As a coach who helps people ‘renew their minds and live their words’ I recently came across someone who said they really wanted to achieve their goals but actually had very low motivation for achieving them. And he didn’t know why. Is this you? If so, read on.
Now, given the name of this article you may be wondering if it is about feeling ‘unworthy’ to succeed as in ‘I don’t deserve to succeed’. That is certainly something that can derail you and is important to deal with, but I am talking about a different type of deserve, what some people might call an ‘entitlement mentality’.
You may have heard the phrase: ‘You act like the world owes you a living’.
‘That’ kind of deserve, – the kind that assumes that something belongs to you or is coming/owed to you.
Behind this are certain ideas like:
I ‘should’ have success
I deserve it (it’s my ‘right’)
Can you see how this might cause low motivation? If you believe that something is your right, owed to you, deserved (because of your importance perhaps?) then why would you want to work for it. You ‘should’ have it. Hence, the low motivation to go after it.
The problem is, the rest of the world might (and probably doesn’t) agree with you! If you are an African Prince, or Scandinavian royalty then you might be able to get away with it more easily. But even then what is given (yes, given) to you comes because others consent to pass it your way.
So, here are some questions to investigate whether you think this way yourself:
Do I feel/think that I ‘should’ have what I want? (pick a particular area)
Why should you have it? List your reasons.
Do you think you deserve it? For what reasons?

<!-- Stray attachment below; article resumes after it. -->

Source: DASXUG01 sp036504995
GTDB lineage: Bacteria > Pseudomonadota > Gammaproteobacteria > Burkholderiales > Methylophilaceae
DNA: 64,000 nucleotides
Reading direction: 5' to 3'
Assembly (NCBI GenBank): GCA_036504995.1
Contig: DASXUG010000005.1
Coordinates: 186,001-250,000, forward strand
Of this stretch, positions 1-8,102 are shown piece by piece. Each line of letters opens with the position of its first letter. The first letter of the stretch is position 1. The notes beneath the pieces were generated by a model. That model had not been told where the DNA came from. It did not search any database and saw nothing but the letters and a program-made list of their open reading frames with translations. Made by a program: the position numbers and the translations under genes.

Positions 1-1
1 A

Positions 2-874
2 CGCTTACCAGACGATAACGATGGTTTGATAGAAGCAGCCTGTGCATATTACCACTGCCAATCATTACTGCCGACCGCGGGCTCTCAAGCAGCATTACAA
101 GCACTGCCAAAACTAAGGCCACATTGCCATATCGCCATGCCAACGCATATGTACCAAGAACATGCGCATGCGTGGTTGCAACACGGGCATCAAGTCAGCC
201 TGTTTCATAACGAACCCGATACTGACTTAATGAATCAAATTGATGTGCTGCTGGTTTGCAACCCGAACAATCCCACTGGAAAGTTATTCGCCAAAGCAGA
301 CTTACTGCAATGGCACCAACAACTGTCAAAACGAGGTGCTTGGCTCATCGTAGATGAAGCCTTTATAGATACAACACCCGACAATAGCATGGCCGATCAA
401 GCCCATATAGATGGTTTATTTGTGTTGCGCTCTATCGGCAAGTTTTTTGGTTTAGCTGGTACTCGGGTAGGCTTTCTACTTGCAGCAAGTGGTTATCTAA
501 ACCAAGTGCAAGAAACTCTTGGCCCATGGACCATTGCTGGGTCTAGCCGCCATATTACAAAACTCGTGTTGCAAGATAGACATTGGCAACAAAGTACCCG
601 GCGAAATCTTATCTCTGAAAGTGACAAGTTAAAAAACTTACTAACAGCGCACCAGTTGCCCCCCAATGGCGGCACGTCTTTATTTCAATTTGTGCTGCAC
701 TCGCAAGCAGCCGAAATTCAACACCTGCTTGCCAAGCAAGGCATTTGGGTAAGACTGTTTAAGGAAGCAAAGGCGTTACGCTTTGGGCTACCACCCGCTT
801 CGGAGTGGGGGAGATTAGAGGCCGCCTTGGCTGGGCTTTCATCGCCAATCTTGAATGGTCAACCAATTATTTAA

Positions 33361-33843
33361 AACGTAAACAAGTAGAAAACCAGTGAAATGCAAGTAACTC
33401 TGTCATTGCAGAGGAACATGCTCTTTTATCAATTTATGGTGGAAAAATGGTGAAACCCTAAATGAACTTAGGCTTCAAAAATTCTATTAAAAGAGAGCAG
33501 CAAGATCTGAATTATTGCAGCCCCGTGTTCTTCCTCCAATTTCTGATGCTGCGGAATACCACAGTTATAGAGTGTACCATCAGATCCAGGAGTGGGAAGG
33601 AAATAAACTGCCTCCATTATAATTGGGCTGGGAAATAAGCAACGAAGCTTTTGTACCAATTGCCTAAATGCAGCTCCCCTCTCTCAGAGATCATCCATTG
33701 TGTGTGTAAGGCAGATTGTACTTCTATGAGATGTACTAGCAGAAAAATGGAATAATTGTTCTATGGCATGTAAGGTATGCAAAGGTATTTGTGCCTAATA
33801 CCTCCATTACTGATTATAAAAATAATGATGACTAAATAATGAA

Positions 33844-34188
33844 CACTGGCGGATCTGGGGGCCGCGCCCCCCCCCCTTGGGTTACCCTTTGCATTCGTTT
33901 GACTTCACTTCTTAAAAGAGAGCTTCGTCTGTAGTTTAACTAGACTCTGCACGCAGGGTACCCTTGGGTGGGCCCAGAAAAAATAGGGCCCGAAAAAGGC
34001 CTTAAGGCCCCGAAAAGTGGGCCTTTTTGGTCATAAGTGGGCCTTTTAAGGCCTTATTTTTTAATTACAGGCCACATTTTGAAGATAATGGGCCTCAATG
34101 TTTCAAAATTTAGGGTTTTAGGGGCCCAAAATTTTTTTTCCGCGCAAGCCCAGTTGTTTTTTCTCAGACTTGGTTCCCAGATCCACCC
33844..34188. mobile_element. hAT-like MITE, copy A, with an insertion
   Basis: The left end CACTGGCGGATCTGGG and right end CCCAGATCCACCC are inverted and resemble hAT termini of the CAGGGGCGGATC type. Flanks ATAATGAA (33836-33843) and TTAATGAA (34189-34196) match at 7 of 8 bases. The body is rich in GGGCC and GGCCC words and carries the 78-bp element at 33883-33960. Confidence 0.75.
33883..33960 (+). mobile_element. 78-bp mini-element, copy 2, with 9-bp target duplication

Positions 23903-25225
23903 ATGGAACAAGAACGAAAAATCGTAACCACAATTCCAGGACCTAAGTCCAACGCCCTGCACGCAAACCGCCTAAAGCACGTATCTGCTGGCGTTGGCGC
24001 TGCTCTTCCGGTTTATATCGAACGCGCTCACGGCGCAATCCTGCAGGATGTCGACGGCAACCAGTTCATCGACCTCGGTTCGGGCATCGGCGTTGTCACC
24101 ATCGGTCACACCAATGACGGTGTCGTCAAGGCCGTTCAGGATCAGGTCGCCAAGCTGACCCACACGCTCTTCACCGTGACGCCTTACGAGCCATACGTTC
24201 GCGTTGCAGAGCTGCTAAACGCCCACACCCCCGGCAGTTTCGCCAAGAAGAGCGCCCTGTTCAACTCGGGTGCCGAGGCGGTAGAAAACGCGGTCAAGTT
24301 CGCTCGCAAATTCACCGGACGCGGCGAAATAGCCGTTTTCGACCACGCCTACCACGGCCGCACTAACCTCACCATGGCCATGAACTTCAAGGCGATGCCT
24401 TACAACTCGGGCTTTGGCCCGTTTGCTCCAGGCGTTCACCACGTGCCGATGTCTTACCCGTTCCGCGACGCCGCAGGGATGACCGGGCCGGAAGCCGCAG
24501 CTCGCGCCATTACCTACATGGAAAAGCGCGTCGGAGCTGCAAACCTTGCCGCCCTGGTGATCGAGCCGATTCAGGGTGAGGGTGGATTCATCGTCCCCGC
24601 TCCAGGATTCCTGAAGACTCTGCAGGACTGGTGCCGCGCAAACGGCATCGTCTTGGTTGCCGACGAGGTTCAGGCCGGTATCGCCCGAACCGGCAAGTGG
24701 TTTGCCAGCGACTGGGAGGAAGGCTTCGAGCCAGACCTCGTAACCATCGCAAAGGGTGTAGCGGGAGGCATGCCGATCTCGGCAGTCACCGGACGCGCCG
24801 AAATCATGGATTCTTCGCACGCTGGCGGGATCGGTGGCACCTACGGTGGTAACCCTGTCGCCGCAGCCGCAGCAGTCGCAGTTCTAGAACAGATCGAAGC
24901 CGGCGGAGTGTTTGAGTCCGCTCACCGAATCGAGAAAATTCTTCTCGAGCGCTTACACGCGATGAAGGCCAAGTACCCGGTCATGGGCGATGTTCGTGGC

Does the world around you agree? How does thinking this way affect your effectiveness?
What would happen if you assumed ‘if it was going to be, it’s up to me?’
What if you didn’t value the idea of ‘deserving it’ at-all? What would that open up space for in your mind?
This particular client had had some painful childhood experiences and about age 12 had unconsciously ‘decided’ that because he had suffered so much he DESERVED a better life by proxy. He didn’t know he believed this, but when we did some time-line work (an NLP technique) he discovered a ‘part’ that felt this way.
After talking to himself at ’12’ (yes, I know it sounds strange) and sharing his ‘adult wisdom’ he was able to leave that belief behind. And much of his motivation returned.
Douglas Cartwright is a personal clarity engineer who helps people ‘renew their minds and live their words’. To find out more, visit http://www.livingwords.net and book your free introductory session. This powerful change experience is not for everyone. But it might be for you. Come to the site and find out.